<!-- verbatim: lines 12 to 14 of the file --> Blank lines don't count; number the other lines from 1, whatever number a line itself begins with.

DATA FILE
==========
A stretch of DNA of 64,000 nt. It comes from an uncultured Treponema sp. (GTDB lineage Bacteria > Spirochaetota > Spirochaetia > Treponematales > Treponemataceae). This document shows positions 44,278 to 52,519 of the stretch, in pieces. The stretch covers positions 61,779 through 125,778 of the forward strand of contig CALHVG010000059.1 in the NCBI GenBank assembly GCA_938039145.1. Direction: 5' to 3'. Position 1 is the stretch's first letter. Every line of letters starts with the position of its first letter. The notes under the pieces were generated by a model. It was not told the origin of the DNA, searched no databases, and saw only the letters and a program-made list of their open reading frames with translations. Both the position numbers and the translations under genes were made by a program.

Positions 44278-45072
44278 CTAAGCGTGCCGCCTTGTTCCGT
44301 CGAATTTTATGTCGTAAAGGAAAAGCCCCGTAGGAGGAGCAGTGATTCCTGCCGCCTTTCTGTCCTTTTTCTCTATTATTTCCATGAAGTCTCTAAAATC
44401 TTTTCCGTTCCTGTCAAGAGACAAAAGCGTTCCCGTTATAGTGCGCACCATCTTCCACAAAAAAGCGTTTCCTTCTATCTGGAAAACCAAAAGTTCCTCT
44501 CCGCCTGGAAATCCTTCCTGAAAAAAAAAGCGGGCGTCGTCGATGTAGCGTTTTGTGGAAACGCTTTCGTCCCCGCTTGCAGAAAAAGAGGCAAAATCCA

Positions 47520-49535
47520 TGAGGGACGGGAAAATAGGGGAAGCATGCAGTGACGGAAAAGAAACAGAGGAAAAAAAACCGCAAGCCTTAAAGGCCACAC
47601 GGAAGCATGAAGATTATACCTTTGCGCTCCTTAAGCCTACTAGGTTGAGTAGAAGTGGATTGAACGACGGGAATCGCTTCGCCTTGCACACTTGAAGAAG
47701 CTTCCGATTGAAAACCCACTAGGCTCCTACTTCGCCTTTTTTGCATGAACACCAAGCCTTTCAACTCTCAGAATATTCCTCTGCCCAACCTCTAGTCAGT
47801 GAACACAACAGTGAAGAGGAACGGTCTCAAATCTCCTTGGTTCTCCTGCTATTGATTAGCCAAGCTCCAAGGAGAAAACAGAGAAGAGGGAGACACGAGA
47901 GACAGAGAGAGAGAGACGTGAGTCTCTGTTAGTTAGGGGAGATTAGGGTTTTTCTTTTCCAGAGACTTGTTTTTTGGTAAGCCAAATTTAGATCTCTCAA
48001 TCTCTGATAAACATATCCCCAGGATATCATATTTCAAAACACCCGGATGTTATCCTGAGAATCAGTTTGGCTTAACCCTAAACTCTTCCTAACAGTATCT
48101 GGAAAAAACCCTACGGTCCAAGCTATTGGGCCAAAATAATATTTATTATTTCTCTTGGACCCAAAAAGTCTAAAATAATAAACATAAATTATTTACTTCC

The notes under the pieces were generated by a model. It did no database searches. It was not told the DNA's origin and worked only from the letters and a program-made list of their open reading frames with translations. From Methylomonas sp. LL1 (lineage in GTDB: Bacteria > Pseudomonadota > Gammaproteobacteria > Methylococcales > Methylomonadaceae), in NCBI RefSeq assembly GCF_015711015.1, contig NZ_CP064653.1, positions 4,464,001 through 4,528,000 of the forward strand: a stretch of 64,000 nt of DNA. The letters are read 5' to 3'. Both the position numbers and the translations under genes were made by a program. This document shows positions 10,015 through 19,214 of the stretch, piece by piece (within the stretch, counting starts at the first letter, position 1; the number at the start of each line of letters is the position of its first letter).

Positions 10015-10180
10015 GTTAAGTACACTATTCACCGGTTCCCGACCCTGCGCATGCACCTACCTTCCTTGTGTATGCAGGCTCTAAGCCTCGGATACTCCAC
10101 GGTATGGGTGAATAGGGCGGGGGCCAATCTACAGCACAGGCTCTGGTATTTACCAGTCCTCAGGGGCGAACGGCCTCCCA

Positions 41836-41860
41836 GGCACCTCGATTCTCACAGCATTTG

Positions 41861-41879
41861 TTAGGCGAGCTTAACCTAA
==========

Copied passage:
47901 GACAGAGAGAGAGAGACGTGAGTCTCTGTTAGTTAGGGGAGATTAGGGTTTTTCTTTTCCAGAGACTTGTTTTTTGGTAAGCCAAATTTAGATCTCTCAA
48001 TCTCTGATAAACATATCCCCAGGATATCATATTTCAAAACACCCGGATGTTATCCTGAGAATCAGTTTGGCTTAACCCTAAACTCTTCCTAACAGTATCT
48101 GGAAAAAACCCTACGGTCCAAGCTATTGGGCCAAAATAATATTTATTATTTCTCTTGGACCCAAAAAGTCTAAAATAATAAACATAAATTATTTACTTCC